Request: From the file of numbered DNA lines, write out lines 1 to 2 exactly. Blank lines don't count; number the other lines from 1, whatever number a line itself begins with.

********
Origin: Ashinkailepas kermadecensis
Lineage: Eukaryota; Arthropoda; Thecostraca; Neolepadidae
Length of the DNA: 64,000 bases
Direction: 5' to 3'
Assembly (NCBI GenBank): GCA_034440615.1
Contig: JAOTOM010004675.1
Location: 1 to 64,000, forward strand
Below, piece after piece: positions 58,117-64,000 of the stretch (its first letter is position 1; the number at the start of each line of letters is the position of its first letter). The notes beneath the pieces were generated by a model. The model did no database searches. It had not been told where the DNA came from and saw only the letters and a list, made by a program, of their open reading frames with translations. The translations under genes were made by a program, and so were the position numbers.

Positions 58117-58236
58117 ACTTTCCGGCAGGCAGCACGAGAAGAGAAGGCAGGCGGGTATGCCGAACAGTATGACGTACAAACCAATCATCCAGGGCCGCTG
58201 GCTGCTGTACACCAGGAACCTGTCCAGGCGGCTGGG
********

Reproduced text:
Origin: Ashinkailepas kermadecensis
Lineage: Eukaryota; Arthropoda; Thecostraca; Neolepadidae